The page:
May 21, 2024

Rural Issues: A season of distractions

Cyndi Young-Puyear

The grass gets greener every day. Asparagus sprouts shoot out of the ground, only to be nipped by a frosty morning. The hyacinths have been blooming for weeks now, as have the narcissus.

The tulips are just getting started as I pen this column. Morel mushrooms are peeking out of the soil in some areas.

Despite the roller-coaster of temperatures and Mother Nature’s last-ditch effort to keep winter alive with one last hard freeze, spring is most certainly gaining ground.

This is my favorite time of the year. It is the time when new life is created.

Tom turkeys strut their stuff for hens while the coots on the pond pair up and the geese begin sitting on their nests.

This is the time of year when Christians celebrate the Savior who died and rose again for us.

After months of planning, farmers will be preparing seed beds and planting the 2024 crop.

Whether you are growing corn or beef cattle, wheat, soybeans, hogs, dairy or any of the other agricultural products that come from farms in the heartland, you know that the decisions you make at planting or breeding are decisions you will have to live with until harvest time.

During this season of rebirth and renewal, I am easily distracted from any work that needs done indoors by what is happening outside the walls of my office or house.

It is more likely due to the season of my life than it because of the season on the calendar, but my distracted thoughts often take me back to the community where I was raised.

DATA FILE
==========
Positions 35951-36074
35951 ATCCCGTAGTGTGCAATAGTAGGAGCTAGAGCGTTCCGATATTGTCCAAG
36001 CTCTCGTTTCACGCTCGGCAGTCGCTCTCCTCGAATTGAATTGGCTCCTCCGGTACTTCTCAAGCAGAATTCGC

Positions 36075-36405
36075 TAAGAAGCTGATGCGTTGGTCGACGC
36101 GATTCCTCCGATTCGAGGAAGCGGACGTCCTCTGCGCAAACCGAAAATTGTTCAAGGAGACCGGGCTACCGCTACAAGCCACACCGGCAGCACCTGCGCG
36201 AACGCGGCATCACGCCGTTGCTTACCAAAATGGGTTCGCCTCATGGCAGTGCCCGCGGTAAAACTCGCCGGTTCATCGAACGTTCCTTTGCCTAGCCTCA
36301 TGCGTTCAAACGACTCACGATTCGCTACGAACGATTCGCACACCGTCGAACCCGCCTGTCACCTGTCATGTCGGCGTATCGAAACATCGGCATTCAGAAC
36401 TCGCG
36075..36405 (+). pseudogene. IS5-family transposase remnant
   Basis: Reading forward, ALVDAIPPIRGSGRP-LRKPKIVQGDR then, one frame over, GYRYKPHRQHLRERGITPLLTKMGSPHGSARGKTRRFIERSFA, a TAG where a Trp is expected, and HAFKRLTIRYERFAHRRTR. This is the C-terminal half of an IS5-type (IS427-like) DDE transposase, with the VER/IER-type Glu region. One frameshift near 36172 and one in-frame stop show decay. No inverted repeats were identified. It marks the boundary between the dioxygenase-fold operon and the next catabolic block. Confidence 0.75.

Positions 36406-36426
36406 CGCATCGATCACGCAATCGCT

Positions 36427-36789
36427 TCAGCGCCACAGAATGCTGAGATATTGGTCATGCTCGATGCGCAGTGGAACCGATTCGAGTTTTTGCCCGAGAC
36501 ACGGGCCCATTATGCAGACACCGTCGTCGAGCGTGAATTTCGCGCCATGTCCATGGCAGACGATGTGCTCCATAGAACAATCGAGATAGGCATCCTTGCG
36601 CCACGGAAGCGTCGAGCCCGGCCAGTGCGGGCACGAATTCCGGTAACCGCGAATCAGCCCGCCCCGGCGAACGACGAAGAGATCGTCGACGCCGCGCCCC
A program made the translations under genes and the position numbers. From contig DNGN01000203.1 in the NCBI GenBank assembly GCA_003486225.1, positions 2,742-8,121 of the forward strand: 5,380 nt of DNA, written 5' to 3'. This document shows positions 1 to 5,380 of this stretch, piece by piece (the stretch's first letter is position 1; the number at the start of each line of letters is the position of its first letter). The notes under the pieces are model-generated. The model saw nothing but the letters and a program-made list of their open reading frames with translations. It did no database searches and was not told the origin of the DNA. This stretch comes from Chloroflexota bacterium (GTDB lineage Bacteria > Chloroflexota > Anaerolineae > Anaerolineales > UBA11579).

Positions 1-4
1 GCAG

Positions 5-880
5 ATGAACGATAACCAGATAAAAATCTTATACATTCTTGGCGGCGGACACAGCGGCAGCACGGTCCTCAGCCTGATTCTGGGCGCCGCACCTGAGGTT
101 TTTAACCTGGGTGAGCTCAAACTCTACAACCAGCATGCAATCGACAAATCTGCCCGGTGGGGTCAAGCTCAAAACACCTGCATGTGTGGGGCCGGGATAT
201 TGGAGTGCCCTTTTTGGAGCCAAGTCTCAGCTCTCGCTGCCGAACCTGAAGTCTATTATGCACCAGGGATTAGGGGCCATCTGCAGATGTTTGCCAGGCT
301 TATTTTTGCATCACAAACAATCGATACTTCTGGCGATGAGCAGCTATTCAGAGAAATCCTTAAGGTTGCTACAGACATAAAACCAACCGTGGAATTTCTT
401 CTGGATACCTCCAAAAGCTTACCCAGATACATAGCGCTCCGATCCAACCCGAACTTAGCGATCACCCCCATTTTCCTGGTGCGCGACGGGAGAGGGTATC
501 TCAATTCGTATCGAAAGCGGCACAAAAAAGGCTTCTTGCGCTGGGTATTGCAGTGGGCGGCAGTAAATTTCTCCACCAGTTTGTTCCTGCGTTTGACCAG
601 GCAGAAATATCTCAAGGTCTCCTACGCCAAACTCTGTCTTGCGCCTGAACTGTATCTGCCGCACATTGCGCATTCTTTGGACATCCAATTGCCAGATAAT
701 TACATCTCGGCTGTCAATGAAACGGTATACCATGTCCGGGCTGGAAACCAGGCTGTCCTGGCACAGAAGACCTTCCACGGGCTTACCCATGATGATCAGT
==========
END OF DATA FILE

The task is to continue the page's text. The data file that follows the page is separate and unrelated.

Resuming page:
A scent in the air early this morning reminded me of recess on the grass playground at my elementary school when the dandelions began to bloom.

Although I have been away for twice as many years as I lived there, Scott County in west-central Illinois will always be home.

High school basketball season wrapped up in recent days. I saw pictures and videos shared on social media platforms of familiar faces on the court and in the stands as the season progressed — familiar because of the resemblance to their parents and grandparents that I knew well years ago when I was growing up there.

The community fully supported their team, and as the state playoffs began and it was evident the team had what it takes to make it all the way, many other local communities joined in to cheer them on.

The emotions rose up and leaked out of my eyes as I watched video of the community from where I came welcoming the West Central Cougars boys basketball team, the 2024 Illinois Class 1A champions, back to town.

I believe every vehicle in the county with a siren and lights was part of the welcoming parade. Led by firetrucks, ambulances, EMS, police cars and the county sheriff’s office vehicles, players, cheerleaders and families rode through the streets and around the square before heading to the gymnasium where it all began.

No matter what season of the year, or of your life, I hope it brings pleasant distractions.

Cyndi Young-Puyear

Cyndi Young-Puyear

Cyndi Young-Puyear is farm director and operations manager for Brownfield Network.